In Britain the morning suit is a less formal version of morning dress appropriate for races and summer weddings. This suit differs from formal morning dress only in that the cutaway, trousers and waistcoat are constructed from the same light or mid-gray material. Note that the term is often used as a synonym for morning dress although technically this is incorrect as only a jacket and trouser of matching fabric are by definition a “suit”. (The word is derived from the French suite which means “to follow” as in the trouser fabric following the precedent of the coat fabric.)
Semi-Formal Morning Dress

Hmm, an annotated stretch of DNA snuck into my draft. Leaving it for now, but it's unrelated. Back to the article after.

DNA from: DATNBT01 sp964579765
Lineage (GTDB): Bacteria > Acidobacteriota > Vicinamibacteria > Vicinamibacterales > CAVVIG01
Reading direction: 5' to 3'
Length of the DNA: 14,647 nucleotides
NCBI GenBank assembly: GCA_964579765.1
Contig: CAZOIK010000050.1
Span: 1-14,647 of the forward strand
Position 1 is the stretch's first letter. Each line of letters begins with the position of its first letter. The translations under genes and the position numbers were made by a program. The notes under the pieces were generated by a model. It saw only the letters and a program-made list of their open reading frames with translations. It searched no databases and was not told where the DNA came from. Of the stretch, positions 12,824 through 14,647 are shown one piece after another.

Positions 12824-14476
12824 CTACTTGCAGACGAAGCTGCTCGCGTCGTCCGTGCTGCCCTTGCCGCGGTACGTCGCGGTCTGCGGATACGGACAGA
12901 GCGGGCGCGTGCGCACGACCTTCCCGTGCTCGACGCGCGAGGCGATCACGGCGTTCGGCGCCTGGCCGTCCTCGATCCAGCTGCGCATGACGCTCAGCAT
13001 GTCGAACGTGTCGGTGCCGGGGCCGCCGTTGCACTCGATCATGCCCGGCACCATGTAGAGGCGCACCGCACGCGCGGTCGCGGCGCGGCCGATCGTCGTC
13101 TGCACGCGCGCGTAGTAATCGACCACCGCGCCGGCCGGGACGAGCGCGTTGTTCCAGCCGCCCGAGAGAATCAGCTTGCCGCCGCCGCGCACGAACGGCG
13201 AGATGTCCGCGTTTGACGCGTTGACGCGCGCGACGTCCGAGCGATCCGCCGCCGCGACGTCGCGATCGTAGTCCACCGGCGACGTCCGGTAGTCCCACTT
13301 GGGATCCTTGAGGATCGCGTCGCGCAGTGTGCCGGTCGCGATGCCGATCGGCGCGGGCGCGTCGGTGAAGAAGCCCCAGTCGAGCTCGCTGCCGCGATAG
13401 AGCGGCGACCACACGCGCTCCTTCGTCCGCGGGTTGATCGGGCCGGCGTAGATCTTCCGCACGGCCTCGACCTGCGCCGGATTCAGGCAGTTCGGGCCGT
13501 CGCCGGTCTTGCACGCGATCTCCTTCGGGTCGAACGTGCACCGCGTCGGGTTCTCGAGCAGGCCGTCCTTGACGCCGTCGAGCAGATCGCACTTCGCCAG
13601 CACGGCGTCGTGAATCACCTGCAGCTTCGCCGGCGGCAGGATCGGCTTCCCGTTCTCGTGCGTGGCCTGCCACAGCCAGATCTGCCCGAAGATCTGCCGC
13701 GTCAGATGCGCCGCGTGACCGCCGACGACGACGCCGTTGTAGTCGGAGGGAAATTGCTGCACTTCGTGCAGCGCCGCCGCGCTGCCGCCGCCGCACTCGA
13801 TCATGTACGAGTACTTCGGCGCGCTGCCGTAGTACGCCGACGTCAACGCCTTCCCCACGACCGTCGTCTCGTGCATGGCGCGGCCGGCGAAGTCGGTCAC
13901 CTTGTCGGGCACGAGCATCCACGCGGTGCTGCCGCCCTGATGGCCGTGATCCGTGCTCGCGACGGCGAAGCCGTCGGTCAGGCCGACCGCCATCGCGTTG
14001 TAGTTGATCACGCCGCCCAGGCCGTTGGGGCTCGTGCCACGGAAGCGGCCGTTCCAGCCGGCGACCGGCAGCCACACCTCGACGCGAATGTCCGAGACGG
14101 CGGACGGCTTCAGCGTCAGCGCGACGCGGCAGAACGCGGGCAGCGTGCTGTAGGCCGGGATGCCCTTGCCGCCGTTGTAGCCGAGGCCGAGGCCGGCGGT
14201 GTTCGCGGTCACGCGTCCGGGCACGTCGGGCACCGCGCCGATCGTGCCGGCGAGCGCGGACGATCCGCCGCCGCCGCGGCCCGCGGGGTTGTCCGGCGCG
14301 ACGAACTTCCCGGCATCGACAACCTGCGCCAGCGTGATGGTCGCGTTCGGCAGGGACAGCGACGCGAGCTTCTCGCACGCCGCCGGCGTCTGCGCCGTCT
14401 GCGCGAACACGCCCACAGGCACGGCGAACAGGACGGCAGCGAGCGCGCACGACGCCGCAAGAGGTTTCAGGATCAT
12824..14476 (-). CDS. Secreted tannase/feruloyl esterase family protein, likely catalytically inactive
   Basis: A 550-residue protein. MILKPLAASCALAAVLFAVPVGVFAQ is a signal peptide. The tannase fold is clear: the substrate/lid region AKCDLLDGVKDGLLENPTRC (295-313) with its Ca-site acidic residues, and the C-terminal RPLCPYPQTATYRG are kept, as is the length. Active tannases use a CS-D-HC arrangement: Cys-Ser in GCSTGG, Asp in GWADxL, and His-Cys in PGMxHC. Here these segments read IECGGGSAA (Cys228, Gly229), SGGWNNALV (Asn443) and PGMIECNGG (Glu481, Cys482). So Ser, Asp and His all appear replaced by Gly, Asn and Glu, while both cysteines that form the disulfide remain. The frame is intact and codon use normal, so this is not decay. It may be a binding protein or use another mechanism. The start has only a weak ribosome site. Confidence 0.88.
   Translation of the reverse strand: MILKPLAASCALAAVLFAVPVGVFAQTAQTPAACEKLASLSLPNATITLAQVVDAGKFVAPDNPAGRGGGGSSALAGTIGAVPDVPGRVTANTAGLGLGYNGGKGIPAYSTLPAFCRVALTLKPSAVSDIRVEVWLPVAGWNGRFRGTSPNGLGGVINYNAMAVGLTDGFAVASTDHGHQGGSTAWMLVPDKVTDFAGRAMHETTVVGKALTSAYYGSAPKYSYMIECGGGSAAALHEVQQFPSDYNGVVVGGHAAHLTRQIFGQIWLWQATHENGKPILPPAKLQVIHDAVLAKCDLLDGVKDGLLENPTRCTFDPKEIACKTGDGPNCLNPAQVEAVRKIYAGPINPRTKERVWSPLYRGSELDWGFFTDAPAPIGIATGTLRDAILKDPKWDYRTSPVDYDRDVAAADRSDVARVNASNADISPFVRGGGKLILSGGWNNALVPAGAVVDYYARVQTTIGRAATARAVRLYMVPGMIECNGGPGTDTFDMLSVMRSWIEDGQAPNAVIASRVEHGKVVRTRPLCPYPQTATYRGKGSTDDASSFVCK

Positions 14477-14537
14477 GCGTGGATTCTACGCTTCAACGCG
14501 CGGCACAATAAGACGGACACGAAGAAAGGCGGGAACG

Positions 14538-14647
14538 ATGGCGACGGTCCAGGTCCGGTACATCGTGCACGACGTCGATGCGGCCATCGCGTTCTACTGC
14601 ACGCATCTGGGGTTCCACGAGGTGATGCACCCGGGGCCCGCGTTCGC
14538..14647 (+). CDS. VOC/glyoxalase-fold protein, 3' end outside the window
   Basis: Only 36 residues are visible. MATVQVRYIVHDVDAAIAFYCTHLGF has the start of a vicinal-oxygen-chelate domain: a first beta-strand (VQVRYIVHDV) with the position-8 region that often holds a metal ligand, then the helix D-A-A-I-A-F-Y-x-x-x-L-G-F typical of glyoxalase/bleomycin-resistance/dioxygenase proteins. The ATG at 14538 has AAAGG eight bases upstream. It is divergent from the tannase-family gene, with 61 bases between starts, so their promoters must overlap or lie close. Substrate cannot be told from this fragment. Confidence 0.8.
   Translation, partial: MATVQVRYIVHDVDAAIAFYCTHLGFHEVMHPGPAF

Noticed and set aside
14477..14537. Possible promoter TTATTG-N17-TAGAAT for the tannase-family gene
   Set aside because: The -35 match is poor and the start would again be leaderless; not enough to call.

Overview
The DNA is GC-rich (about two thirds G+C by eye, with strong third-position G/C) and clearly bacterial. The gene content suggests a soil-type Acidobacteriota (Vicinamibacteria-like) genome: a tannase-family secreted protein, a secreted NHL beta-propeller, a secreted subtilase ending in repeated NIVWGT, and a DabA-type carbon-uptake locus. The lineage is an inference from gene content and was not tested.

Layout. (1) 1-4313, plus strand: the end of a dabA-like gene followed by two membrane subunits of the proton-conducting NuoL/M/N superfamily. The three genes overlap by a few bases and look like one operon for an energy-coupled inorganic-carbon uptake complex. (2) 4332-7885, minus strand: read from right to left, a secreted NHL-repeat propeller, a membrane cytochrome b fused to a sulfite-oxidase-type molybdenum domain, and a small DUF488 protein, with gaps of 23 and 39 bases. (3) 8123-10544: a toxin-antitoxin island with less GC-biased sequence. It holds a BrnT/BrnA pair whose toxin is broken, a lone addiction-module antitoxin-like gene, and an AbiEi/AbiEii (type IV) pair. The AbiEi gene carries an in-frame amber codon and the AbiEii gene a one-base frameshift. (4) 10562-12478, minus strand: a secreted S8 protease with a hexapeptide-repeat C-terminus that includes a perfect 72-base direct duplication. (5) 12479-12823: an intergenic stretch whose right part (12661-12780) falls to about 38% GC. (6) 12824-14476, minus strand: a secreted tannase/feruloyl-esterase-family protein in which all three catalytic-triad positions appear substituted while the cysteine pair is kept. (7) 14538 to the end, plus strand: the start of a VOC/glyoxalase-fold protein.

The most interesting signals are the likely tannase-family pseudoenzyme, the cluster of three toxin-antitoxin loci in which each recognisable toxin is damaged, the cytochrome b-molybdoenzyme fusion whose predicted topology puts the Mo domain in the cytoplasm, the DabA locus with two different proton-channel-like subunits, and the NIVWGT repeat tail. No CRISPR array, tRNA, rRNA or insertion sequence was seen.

Stroller Suit with Contrasting Vest
Just as the suit-like dinner jacket was an informal replacement for the evening tailcoat, the suit-like stroller (black lounge in UK) rose to popularity on both sides of the Atlantic in the 1920s as a less formal replacement for the morning tailcoat. But whereas the dinner jacket eventually supplanted the tailcoat as formal evening attire, the stroller faded into obscurity after World War Two leaving the morning coat as standard formal day wear. Although rarely seen today this alternative remains equally acceptable, and arguably more much more versatile.
1. jacket(stroller / black lounge)
• • • •
suit-like jacket in same colors as morning coat
single- or double-breasted, single with one, two or three buttons
usually peaked lapels but notch acceptable